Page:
Clean Virginia: A Powerful Swing That Misses

The full list of elements covered by Clean Virginia’s so-called “Dominion Tax”.  Click to see a larger copy.

Clean Virginia’s recent report accusing Virginia’s two investor-owned electric utilities of annually “taxing” their customers $254 or $89 respectively has a strong basis in fact, and beautifully packages the information, but ultimately is flawed and unfair.

Which is a shame, because the basic premise is correct.  The utility regulation process in Virginia has been badly subverted, the regulators disabled, enriching utility shareholders at the cost of shareholders.   Reading the entire report tells the story of how every well, and I endorse (and recognize) many of their recommendations.   But be very wary of that “tax” figure.

Read the Washington Post’s account and others uncritically and you will assume that you, average residential customer, could be paying $20 a month less to Dominion Virginia Energy or $7 less to Appalachian Power Company.  Those figures might be used in political conversation (such as by somebody’s opponent in a primary) or regularly cited by Dominion opponents in legislative debate.

Now that I’ve read the report and seen the basis, this regular Dominion critic must point out the problems.  As an old campaign hand, rule number one with going negative is make sure your facts are water tight.  Keep the hyperbole to a minimum because if you lose credibility, you lose the game.

First, that “tax” includes far more than the rate impact of all the favorable legislative diktats which have tied the hands of the State Corporation Commission.  Those are a major element of the sums Clean Virginia is pointing to, but then it layers on these:

  • Advertising costs
  • Excessive executive compensation
  • Lobbying, influence, and travel expenses
  • The net cost of the Atlantic Coast Pipeline (Dominion only)
  • Donations to elected officials and PACs
  • Industry association dues
  • Increased energy costs due to a lack of energy efficiency efforts.

Utility accounting is tricky, and not every expense the company makes can be charged back to the customers.   When it can do its job, the SCC often disallows much of those (especially advertising, lobbying and donations) and the stockholders pay for those.  Those cost reviews are a major element of rate cases.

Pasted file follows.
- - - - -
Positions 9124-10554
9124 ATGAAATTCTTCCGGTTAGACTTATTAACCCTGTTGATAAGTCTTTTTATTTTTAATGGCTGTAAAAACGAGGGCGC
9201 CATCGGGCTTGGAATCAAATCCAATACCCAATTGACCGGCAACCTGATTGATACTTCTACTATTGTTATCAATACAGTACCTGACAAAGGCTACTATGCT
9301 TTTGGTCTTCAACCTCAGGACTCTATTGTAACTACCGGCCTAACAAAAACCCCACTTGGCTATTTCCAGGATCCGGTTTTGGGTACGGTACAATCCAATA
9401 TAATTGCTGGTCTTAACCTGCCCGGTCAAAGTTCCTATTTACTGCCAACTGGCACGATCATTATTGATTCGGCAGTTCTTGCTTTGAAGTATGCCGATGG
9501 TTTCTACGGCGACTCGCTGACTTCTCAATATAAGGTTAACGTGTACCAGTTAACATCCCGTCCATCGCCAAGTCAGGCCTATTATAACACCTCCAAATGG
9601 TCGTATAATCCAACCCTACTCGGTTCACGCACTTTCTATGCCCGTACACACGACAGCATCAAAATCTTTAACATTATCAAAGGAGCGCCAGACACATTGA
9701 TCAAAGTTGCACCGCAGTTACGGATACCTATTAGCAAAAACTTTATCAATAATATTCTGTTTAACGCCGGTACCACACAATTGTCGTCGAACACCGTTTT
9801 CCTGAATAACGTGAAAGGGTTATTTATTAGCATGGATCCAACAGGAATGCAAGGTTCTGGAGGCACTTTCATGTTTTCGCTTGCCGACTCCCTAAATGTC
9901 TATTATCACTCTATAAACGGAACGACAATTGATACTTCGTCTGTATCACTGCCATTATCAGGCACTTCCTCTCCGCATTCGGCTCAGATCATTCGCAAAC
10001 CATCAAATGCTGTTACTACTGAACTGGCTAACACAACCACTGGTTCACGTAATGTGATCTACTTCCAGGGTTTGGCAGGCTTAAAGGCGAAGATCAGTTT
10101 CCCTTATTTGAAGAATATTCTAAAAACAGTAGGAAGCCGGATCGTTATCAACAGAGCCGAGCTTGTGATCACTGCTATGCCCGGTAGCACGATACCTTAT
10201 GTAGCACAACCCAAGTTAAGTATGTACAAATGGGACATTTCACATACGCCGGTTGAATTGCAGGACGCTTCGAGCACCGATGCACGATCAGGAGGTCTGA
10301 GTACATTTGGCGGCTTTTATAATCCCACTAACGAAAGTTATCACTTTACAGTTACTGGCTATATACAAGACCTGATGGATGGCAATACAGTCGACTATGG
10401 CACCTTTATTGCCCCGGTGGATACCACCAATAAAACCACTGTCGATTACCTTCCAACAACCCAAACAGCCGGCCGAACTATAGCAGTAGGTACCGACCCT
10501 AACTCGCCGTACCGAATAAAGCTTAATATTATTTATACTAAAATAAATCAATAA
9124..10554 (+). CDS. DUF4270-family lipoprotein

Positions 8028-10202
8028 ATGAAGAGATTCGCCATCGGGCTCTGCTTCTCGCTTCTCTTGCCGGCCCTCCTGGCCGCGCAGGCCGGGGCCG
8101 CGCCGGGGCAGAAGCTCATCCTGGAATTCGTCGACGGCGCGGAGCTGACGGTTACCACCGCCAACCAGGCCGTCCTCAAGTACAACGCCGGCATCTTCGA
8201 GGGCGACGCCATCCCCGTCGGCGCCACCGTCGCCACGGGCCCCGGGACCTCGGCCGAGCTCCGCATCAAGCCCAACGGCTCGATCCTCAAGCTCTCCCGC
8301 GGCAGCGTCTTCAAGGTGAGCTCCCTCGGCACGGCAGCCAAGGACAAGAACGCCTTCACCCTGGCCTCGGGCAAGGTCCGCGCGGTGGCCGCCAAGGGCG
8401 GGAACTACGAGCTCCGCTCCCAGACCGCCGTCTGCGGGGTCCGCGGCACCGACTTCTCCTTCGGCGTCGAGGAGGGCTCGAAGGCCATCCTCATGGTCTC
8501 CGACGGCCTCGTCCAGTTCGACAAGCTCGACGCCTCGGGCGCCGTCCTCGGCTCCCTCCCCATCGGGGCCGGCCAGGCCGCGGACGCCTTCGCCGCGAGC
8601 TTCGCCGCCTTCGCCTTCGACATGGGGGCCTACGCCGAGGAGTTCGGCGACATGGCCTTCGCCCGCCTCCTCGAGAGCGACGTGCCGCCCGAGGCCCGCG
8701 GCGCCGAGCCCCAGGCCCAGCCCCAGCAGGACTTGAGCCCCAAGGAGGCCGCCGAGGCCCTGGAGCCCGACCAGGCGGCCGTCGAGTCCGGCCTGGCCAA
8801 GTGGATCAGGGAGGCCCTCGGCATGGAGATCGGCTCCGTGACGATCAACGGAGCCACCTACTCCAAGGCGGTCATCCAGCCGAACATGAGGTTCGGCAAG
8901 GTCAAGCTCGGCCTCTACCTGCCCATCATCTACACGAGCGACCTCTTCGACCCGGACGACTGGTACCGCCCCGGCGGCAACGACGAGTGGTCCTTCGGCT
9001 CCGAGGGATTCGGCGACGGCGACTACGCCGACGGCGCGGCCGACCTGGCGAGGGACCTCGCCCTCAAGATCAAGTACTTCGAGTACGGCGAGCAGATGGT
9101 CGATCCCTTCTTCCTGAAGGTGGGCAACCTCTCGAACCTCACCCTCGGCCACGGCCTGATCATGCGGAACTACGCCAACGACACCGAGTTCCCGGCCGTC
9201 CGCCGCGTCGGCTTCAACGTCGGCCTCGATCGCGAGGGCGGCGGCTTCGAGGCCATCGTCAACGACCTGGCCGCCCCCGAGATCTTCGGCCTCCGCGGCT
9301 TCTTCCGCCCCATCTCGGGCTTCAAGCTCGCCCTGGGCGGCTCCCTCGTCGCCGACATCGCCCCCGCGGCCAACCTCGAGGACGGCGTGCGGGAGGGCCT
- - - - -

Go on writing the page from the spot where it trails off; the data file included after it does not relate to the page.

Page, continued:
Also, some of those expenses are also related to and supported by profits from other business lines of Dominion Energy’s parent company.  Again, when the SCC does its reviews it can parse those out. (It is a fair point that right now, in response to the utility’s requests, the General Assembly is preventing the SCC from doing its job, but a case is scheduled for 2021.)

The report zeros in on Dominion Energy President Bob Blue’s compensation, an easy way to get a gasp from liberal voters, but normal SCC regulatory oversight would not change that.  I immediately suspected this report was written by somebody who either did not know, or was willing to ignore, regulatory accounting.  Sadly, I was right.

And yes, ratepayers will be covering costs of the Atlantic Coast Pipeline when (if?) it gets built, but to add in an assumed and disputable cost for that in this accounting is just cheating.  And that adds more than $50 to the total “tax” claimed for Dominion customers.

Second, once Clean Virginia identified all the costs it claims (claims) result from the Virginia General Assembly’s meddling with the process, it divides them by all customers.  It ignores customer classes.  The $35 million paid by a shipbuilding company and all the other major industrial users gets averaged in with homeowners.

Again, somebody made a conscious decision to ignore basic facts.  It is easy to find the allocation of Dominion revenue between the major classes (industrial, commercial, residential) and then the average could have been taken off those.  But the numbers wouldn’t have been that high for residential customers, dimming their rhetorical impact.